Mapping non-equilibrium fluctuations in the developing fly embryo

Host laboratory and collaborators

Emily Gehrels, CINaM
Pierre Ronceray, CINaM


Cold-blooded animals, which cannot regulate their temperature, develop faster in hot environments than in cold ones – but they achieve the same final form. This simple observation is actually very surprising since the rates of the many chemical reactions and transport phenomena involved in development do not depend on temperature in the same way, and so well-understood thermal effects must be actively compensated by yet-unknown regulation mechanisms. Can we map the contributions of these active mechanisms in space and time by measuring metabolic rates and non-equilibrium fluctuations in live organisms?
The student will tackle this problem by investigating the temperature-dependence of Drosophila embryo development, a model organism uniquely suited to decoupling the effects of thermal and actively-regulated processes. By combining liveimaging of the embryo under different, controlled conditions with modern analytic tools to quantify non-equilibrium fluctuations in a non-intrusive way, we will establish a first multi-scale activity map of the developing embryo. This will open a new window towards understanding the robustness of life to environmental perturbations.


Tissue dynamics, Embryonic development, Non-equilibrium processes, inference


Our objectives are to: (1) correlate cell-scale fluctuations to developmental speed by quantifying cell shape dynamics at different temperatures (and thus different developmental speeds); (2) decouple energy-consuming contributions to cell fluctuations from thermal ones by independently tuning metabolic pathways; and (3) establish the first multi-scale activity map of the developing embryo by directly extracting non-equilibrium contributions to fluctuations.

Proposed approach (experimental / theoretical / computational)

Experimentally, the project will utilize confocal microscopy to acquire cell- and tissue-scale time series of Drosophila embryos during development. These experiments will be performed at different temperatures and, independently, under exposure to drugs that affect different steps in the metabolic pathway, enabling us to change the rate of energy consumption. We will verify the effects of the drugs using existing readouts for metabolic activity at the cell and organism scale.
Once the data are acquired under these different conditions, we will use a combination of existing and novel data analysis techniques to extract quantitative information about the system. Image analysis software such as FIJI will be used for cell segmentation and tracking to extract cellular and subcellular dynamics. In parallel, we will implement and adapt recentlydeveloped tools for extracting the relative contributions of thermal and non-equilibrium processes to these dynamics.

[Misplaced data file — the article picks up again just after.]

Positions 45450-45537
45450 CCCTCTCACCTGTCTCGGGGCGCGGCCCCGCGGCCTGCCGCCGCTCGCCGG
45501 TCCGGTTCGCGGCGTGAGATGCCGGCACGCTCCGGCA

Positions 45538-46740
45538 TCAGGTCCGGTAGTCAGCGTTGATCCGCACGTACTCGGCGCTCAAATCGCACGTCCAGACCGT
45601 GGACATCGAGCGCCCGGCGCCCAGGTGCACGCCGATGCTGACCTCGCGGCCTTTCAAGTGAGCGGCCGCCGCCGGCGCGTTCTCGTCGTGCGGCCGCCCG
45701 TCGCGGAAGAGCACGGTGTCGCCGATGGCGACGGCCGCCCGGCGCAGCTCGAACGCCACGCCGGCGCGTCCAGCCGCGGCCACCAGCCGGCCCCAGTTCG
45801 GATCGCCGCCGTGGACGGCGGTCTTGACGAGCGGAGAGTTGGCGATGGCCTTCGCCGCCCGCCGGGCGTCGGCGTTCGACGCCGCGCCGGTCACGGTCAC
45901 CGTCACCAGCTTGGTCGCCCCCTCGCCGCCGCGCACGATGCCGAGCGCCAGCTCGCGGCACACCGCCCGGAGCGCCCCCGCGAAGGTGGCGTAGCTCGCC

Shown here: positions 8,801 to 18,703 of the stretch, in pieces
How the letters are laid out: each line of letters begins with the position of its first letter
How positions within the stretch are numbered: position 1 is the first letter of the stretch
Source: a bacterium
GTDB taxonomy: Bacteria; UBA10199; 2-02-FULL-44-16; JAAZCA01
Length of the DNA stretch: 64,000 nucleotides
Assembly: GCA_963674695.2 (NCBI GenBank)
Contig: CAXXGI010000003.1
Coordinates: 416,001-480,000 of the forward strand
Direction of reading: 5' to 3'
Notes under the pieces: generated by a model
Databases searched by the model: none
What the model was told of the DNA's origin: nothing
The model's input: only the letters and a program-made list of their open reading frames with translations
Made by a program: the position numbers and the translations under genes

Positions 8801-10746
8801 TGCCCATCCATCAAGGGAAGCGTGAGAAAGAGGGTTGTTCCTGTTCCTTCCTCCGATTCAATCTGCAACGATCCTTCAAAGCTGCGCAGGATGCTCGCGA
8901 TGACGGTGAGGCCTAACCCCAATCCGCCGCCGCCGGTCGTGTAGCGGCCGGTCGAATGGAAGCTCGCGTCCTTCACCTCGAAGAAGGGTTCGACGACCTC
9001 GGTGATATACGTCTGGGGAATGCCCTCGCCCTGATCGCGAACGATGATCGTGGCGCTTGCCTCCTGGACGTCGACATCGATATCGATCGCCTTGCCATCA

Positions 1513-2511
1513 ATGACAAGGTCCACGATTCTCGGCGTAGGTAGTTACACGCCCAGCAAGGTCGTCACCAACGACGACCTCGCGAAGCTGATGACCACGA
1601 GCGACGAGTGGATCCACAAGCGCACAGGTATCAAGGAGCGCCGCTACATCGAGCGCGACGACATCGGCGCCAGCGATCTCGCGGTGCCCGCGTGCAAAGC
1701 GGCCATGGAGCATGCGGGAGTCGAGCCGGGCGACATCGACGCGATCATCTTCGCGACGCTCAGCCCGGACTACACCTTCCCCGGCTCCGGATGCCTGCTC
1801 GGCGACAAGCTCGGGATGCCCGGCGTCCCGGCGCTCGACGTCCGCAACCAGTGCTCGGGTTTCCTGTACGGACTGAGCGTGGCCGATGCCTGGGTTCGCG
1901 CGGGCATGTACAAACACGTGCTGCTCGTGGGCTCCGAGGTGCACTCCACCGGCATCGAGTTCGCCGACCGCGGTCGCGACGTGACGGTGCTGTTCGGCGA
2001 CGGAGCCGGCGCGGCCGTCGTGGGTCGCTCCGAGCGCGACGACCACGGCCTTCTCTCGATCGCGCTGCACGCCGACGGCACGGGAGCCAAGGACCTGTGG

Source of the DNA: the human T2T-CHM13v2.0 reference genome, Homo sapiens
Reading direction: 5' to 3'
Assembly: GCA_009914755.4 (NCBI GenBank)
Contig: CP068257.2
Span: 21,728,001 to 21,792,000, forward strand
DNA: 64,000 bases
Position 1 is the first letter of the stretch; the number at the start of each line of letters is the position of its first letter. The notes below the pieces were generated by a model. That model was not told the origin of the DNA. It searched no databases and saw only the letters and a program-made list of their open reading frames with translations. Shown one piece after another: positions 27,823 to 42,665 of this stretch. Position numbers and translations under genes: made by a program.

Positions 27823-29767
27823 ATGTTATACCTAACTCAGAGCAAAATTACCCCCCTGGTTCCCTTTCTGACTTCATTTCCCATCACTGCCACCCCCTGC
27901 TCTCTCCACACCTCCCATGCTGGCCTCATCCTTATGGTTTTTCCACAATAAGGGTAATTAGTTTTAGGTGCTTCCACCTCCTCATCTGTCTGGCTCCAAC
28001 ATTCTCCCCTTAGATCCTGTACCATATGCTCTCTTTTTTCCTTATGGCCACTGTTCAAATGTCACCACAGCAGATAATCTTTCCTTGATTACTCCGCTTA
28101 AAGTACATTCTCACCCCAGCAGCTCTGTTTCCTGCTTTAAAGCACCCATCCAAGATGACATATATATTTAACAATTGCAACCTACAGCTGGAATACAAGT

This ambitious yet feasible PhD project bridges between EG’s expertise on Drosophila embryo manipulation and imaging, and PR’s expertise on non-equilibrium stochastic processes and data analysis. It is set at the interface between experimental developmental biology, bioenergetics and statistical mechanics, and will combine advanced microscopy with cutting-edge data analysis methods. This project is thus highly interdisciplinary both in its methods and in its goals.

Expected profile

We expect the student to have previous experimental lab experience, preferably including some experience with microscopy. The student should have a background in experimental physics of biological and/or soft matter systems, as well as proficiency with statistical physics tools (fluctuation-dissipation relation, Brownian dynamics…). Prior experience in image analysis (FIJI, Trackmate) and programming in Python would be a plus.

Is this project the continuation of an existing project or an entirely new one? In the case of an existing project, please explain the links between the two projects

This is an entirely new project.

2 to 5 references related to the project

  • AL-Saffar, Grainger & Aldrich. Effects of constant and fluctuating temperature on development from egg to adult of Drosophila melanogaster (Meigen). Biol Environ 95B, 119–122 (1995).
  • Crapse, et al. Evaluating the Arrhenius equation for developmental processes. Mol Syst Biol 17, e9895 (2021).
  • Klepsatel, Wildridge & Gáliková. Temperature induces changes in Drosophila energy stores. Sci Rep 9, 5239 (2019).
  • Kim, Pochitaloff, Stooke-Vaughan & Campas. Embryonic tissues as active foams. Nat Phys 17, 859-866 (2021).
  • Muenker, Knotz, Krüger & Betz. Onsager regression characterizes living systems in passive measurements. bioRxiv doi: 10.1101/2022.05.15.491928 (2023).

Two main publications from each PI over the last 5 years

E. Gehrels

  • Gehrels, E.W.*, Chakrabortty, B.*, Perrin, M.-E., Merkel, M., Lecuit, T. Curvature gradient drives polarized flow in the
    Drosophila embryo. PNAS 120 (6), e2214205120 (2023).
  • Bailles, A.*, Gehrels, E.W.*, Lecuit, T. Mechanochemical principles of spatial and temporal patterns in cells and tissues.
    Annual Review of Cell and Developmental Biology 38, 321-347 (2022).

P. Ronceray

  • Frishman, A.*, Ronceray, P*. Learning force fields from stochastic trajectories. Physical Review X 10 (2), 021009 (2020).
  • Ronceray, P. Two steps forward – and one step back? Measuring fluctuation-dissipation breakdown from fluctuations
    only. Journal Club for Condensed Matter Physics 2 (July 2023).

Project's illustrating image

PHD 16